A way of understanding the laws which govem the worId of elementary particIes has not been found yet. Present-day theoretical physicists have to be satisfied with compromises which, at the best, promise some success at the expense of generality and unity. U nder these circumstances a critical analysis of the basic concepts of modem quantum theory may be timely and usefuI. It is hoped that the value of such an analysis may be preserved even if, in the near future, new ways of understanding the basis of elementary particIe physics are discovered. In this monograph one specific aspect of this analysis is treated, namely the problems of geometry in the microworld. An out- line of geometrical measurements in the macroworld was given pre- viously. These measurements seem to be c1ear enough for at least a certain set of problems to be considered as a starting point for discussing the situation in the microworld. The concepts and methods which are useful in the macroworld may only indirectly be carried over into the microworld and they require a high degree of abstraction.
In comprehending the physical content of dynamic variables which have geometric meaning, for example, the space-time partic1e coor- dinates x, y, z, t it is of ten necessary to have recourse to gedanken experiments which, although not feasible in practice, can nevertheless be compatible with the basic principles of geometry and quantum mechanics.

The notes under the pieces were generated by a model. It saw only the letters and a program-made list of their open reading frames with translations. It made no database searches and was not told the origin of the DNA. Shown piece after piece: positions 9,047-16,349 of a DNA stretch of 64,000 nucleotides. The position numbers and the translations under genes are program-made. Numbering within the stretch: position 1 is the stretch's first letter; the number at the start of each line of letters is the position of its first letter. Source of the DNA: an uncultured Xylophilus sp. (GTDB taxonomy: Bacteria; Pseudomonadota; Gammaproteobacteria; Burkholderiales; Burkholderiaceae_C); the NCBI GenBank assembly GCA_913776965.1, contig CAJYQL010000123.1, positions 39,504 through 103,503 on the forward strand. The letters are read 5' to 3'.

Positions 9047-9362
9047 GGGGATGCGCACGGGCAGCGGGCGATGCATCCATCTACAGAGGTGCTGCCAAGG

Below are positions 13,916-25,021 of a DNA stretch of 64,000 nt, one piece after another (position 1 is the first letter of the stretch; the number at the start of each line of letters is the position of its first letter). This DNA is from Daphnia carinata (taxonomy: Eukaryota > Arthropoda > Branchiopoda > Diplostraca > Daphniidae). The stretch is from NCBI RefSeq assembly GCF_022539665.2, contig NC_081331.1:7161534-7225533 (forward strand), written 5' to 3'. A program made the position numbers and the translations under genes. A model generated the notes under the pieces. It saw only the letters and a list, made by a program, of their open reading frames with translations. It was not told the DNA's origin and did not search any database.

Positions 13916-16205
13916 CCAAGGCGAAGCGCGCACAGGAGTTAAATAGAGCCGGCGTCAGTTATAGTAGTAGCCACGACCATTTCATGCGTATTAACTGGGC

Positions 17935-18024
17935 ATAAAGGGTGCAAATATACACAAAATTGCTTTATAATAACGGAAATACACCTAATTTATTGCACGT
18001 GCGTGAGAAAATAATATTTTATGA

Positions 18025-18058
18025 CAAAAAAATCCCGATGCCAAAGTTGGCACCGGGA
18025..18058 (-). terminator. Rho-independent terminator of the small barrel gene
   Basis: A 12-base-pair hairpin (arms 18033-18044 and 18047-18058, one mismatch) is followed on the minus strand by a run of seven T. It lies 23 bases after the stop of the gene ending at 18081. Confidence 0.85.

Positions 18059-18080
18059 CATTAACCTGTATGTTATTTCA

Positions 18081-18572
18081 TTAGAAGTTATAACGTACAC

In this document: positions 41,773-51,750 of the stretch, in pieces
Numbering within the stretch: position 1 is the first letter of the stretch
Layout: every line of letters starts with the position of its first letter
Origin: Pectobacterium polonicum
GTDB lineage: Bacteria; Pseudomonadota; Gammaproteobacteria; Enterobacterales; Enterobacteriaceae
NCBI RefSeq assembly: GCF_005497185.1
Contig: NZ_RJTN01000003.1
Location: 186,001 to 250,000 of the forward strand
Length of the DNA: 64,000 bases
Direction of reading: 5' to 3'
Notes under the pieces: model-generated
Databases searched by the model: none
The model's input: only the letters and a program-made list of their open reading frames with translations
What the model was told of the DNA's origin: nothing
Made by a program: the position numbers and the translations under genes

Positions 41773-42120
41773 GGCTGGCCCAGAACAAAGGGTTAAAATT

I. Geometrical Measurements in the Macroworld.- 1. The Arithmetization of Space-Time.- 2. The Physical Methods of Arithmetization of Space-Time.- 3. On Dividing the Manifold of Events into Space and Time.- 4. The Aftine Manifold.- 5. The Riemann Manifold.- 6. The Physics of Arithmetization of the Space-Time Manifold.- 7. Arithmetization of Events in the Case of the Non-Linear Theory of Fields.- 8. The General Theory of Relativity and the Arithmetization of Space-Time.- 9. Chronogeometry.- II. Geometrical Measurements in the Microworld.- 10. Some Remarks on Measurements in the Microworld.- 11. The Measurement of Coordinates of the Microparticles.- 12. The Mechanics of Measuring Coordinates of Microparticles.- 13. Indirect Measurement of a Microparticle Coordinates at a Given Instant in Time.- III. Geometrical Measurements in the Microworld in the Relativistic Case.- 14. The Fermion Field.- 15. The Uncertainty Relation for Fermions.- 16. The Boson Field.- 17. The Localization of Photons.- 18. The Diffusion of Relativistic Packets.- 19. The Coordinates of Newton and Wigner.- 20. The Measurement of a Microparticle's Coordinates in the Relativistic Case.- IV. The Role of Finite Dimensions of Elementary Particles.- 21. The Polarization of Vacuum. The Dimensions of an Electron.- 22. The Electromagnetic Structure of Nucleons.- 23. The Meson Structure of Nucleons.- 24. The Structure of Particles in Quantized Field Theory.- V. Causality in Quantum Theory.- 25. A Few Remarks on Causality in the Classical Theory of Fields.- 26. Causality in Quantum Field Theory.- 27. The Propagation of a Signal "Inside" a Microparticle.- 28. Microcausality in the Quantum Field Theory.- 29. Microcausality in the Theory of Scattering Matrices.- 30. Causality and the Analytical Properties of the Scattering Matrix.- VI. Macroscopic Causality.- 31. Formal ?-matrix Theory.- 32. Space-Time Descriptions Using the ?-matrix.- 33. The Scale for the Asymptotic Time T.- 34. Unstable Particles (Resonances).- 35. Conditions of Macroscopic Causality for the S-matrix.- 36. Examples of Acausal Influence Functions.- 37. An Example of Constructing an Acausal Scattering Matrix.- 38. The Dispersion Relation for the Acausal ?a-Matrix.- VII. A Generalization of Causal Relationships and Geometry.- 39. Two Possible Generalizations.- 40. Euclidean Geometry in the Microworld.- 41. Stochastic Geometry.- 42. Discrete Space-Time.- 43. Quasi-Particlcs in Quantized Space.- 44. Fluctuations of the Metric.- 45. Nonlinear Fields and the Quantization of Space-Time.- VIII. Experimental Questions.- 46. Concluding Remarks on the Theory.- 47. Experimental Consequences of Local Acausality.- 48. Experimental Results of Models with the "External" Vector.- Appendices.